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Re: HTML5 and Unicode Normalization Form C

From: Mark Davis ☕ <mark@macchiato.com>
Date: Tue, 31 May 2011 15:08:52 -0700
Message-ID: <BANLkTi=P5SbmXisn1b-BMOC-8uOG+Q9eEg@mail.gmail.com>
To: "Phillips, Addison" <addison@lab126.com>
Cc: Leif Halvard Silli <xn--mlform-iua@xn--mlform-iua.no>, Koji Ishii <kojiishi@gluesoft.co.jp>, "www-international@w3.org" <www-international@w3.org>
Mark

*— Il meglio è l’inimico del bene —*


On Tue, May 31, 2011 at 09:34, Phillips, Addison <addison@lab126.com> wrote:

> >
> > No problem. And it is true that my main focus is on linking.
>
> Linking is a special case. The IRI WG is also discussing normalization.
> That's the best place to deal with that issue, I think. Other comparisons in
> HTML (attributes and text values) do not have externally provided
> requirements and thus HTML (or CSS or...) need to define them.
>
> >
> > HTML5 supports IRIs, which: [1] "Allows native representation of Unicode
> in
> > resources without % escaping".
>
> While this is a general way of defining IRIs, it's also misleading. While
> IRIs represent the vast preponderance of Unicode code points without
> escaping, percent escaping is still required in a number of cases.
>
> >
> > > But you're right that it could be a hard requirement for editors. If
> > > we take it seriously, I guess we have to wait Unicode to fix NFC
> > > problems (I heard the effort is going on) or to ask web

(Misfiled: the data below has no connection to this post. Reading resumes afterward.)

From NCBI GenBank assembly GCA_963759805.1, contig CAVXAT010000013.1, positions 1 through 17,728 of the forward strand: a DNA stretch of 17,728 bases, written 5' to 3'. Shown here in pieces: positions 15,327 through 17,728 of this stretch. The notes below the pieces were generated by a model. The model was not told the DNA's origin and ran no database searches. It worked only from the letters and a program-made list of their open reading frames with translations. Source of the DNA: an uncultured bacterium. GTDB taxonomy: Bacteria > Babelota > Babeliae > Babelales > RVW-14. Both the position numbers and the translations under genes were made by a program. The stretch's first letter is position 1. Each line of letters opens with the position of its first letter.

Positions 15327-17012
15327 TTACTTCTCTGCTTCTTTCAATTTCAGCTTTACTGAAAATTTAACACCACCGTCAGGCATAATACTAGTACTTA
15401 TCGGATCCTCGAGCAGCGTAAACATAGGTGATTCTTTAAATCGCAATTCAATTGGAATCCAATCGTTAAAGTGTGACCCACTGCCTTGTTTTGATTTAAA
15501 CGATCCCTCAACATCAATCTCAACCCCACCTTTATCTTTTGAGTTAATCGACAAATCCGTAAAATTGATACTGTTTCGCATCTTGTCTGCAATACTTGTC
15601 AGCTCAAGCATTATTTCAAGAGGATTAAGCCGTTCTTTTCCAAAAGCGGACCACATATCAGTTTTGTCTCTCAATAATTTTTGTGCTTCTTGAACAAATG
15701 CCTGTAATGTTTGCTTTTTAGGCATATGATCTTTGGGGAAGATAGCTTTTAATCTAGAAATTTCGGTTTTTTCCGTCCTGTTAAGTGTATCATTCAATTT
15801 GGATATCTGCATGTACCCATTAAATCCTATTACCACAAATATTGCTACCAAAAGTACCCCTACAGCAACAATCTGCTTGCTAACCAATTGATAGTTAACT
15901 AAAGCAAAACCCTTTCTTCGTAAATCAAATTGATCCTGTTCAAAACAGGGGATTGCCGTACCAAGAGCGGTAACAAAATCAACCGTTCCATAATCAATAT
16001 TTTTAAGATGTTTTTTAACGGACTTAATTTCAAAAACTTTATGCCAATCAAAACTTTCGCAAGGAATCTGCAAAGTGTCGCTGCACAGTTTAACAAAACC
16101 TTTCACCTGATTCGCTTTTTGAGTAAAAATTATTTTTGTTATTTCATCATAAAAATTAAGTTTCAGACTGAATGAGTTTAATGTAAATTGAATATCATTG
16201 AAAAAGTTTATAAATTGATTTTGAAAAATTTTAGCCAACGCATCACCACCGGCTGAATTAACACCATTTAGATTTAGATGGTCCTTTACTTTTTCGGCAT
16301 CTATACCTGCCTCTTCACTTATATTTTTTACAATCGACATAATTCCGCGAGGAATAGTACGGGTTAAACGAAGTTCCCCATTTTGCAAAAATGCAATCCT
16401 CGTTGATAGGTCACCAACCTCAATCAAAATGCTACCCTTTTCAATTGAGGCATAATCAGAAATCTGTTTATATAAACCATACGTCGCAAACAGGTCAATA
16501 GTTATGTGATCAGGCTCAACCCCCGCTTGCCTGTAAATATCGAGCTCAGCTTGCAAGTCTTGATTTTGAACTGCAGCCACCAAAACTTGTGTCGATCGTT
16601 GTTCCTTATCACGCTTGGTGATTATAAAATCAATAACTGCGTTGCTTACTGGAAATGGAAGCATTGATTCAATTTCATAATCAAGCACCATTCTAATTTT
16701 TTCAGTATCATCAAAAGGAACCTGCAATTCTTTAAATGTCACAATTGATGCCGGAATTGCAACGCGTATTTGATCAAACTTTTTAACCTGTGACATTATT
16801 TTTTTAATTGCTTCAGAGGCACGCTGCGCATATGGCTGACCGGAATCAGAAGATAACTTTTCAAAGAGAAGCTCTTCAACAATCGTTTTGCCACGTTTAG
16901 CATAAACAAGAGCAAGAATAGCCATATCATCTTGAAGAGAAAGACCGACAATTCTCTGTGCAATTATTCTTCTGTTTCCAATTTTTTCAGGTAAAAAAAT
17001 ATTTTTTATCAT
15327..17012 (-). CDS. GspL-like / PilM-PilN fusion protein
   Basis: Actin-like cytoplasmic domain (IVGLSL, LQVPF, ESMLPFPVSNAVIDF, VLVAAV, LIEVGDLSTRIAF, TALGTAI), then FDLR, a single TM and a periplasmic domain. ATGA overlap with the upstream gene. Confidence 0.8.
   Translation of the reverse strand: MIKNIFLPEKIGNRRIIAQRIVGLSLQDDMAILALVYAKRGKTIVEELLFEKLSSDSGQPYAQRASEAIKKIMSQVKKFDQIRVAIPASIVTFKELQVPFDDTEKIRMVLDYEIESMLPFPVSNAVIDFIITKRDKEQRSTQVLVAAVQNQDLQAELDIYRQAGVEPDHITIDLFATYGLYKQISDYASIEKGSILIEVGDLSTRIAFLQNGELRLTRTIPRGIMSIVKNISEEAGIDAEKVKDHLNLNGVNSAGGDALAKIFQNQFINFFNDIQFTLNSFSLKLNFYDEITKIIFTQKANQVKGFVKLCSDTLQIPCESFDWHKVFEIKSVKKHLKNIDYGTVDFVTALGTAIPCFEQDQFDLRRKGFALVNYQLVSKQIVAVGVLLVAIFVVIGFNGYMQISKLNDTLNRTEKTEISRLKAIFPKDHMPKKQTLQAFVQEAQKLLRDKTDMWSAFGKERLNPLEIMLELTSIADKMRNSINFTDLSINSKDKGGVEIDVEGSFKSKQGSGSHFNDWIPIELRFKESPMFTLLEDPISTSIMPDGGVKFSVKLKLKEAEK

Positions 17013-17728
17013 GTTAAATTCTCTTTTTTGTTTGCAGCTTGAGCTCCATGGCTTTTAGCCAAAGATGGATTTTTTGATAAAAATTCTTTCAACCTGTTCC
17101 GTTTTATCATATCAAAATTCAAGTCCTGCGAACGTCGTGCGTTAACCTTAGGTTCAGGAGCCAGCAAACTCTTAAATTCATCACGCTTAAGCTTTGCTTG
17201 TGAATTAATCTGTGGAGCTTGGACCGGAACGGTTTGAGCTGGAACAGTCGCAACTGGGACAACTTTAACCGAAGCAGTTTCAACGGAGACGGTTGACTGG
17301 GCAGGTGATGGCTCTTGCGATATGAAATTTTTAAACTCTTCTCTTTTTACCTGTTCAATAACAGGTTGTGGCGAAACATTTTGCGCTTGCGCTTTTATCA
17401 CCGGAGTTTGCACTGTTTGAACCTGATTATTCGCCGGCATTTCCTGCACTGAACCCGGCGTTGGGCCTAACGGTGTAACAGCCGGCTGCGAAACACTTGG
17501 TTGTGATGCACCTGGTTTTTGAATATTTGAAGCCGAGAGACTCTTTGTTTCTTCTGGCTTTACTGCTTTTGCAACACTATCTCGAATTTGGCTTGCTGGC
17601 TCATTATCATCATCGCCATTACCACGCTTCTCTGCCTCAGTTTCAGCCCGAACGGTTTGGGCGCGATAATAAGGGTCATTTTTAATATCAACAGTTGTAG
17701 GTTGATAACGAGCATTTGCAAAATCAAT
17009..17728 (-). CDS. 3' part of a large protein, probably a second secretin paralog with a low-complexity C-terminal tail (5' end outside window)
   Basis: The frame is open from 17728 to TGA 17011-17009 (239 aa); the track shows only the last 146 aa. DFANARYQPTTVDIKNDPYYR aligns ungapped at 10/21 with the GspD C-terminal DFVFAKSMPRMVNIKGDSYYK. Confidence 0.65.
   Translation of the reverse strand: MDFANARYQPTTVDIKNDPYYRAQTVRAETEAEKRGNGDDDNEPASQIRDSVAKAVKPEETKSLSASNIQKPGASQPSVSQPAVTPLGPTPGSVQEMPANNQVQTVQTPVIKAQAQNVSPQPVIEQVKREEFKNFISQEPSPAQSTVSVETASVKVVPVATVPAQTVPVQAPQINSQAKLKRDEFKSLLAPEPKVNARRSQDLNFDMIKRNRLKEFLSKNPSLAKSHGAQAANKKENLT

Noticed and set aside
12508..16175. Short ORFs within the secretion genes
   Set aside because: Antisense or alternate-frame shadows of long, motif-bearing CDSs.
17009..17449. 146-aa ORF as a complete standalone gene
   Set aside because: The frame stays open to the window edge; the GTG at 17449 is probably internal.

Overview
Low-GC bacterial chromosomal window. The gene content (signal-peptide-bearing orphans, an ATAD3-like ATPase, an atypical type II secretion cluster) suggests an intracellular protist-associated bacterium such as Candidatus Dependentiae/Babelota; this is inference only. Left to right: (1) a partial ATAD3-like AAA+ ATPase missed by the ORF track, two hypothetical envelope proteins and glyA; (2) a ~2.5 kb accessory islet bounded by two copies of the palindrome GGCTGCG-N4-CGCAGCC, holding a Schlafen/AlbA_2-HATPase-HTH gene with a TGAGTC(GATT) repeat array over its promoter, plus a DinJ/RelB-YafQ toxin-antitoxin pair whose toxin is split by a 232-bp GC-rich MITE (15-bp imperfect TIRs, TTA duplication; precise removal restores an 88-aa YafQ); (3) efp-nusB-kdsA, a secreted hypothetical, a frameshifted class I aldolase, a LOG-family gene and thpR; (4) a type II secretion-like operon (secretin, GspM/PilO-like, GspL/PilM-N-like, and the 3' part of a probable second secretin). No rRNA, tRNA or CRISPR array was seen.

> > > browsers/servers to normalize on the fly.
>
> Normalization is subject to Unicode's stability policy. I don't know what
> you think qualifies as "fixed", but it will not take the form of changing
> either the definition of NFC or the properties of specific characters. See:
> http://unicode.org/policies/stability_policy.html


What this might be referring to is that we are looking at the use of IVSs
for CJK compatibility characters. This would not change NFC, but would give
people a way to maintain glyphic variants across NFC. For more info on
IVS's, see http://unicode.org/ivd/, http://unicode.org/reports/tr37/.

(To make a very long story short, the CJK compatibility characters are a
small fraction of those where people want to be able to have glyphic
variants. By using IVS's instead of the CJK compatibility characters, people
can ensure that their glyphic variants are correctly encoded — and in a way
that is not affected by NFC. We're still in the process of looking at this,
so stay tuned.)


>
> > >>
> > >> As it has turned out, however, it was an error of the HTML5 validator
> > >> to show an error for use of NFC. But *that* only increases the
> > >> importance of offer helpful recommendations w.r.t. links.
> > >
> > > Thank you for the explanation of the background I wasn't aware of.
> >
> > I should have pointed it out when I CC-ed this list. Sorry.
>
> If you have concerns about links/web addresses, the best place to discuss
> it is on public-iri@w3.org (the IETF IRI WG's mailing list). The IRI
> effort needs all the help it can get.
>
> As I mentioned before, my impression is that IRI is headed down the path of
> *not* requiring any particular normalization form, although NFC is
> recommended ("SHOULD") and early uniform normalization is explicitly
> assumed. Comparison of IRIs in the current draft addresses comparison by
> defining equivalence at the code point level. See:
> http://tools.ietf.org/html/draft-duerst-iri-bis-07#section-5.3.2
>
> Addison
>
> Addison Phillips
> Globalization Architect (Lab126)
> Chair (W3C I18N WG)
>
> Internationalization is not a feature.
> It is an architecture.
>
>
>
>
Received on Tuesday, 31 May 2011 22:09:20 GMT

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